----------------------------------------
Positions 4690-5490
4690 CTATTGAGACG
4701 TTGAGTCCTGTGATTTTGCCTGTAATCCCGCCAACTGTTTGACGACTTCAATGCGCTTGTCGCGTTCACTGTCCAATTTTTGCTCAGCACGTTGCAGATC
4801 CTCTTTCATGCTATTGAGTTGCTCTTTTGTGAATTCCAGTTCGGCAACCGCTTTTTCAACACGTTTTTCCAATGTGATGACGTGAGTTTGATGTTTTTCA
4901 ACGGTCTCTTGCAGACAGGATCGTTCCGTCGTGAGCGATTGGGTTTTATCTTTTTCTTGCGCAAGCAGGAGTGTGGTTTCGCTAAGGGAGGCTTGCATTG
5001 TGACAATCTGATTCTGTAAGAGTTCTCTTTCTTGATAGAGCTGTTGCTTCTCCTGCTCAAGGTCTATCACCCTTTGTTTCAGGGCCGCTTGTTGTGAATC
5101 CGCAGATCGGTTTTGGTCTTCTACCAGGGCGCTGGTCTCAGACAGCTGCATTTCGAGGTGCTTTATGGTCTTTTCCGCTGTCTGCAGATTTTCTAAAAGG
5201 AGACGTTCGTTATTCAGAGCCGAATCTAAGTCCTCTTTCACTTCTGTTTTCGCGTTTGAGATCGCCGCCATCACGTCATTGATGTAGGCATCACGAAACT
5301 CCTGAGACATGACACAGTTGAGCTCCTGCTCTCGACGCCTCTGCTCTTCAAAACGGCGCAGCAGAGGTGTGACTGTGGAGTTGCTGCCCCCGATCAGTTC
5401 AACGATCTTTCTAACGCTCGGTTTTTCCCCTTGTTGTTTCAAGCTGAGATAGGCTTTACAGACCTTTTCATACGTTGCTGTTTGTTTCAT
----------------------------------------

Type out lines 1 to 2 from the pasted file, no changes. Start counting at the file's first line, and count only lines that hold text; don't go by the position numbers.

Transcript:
Positions 4690-5490
4690 CTATTGAGACG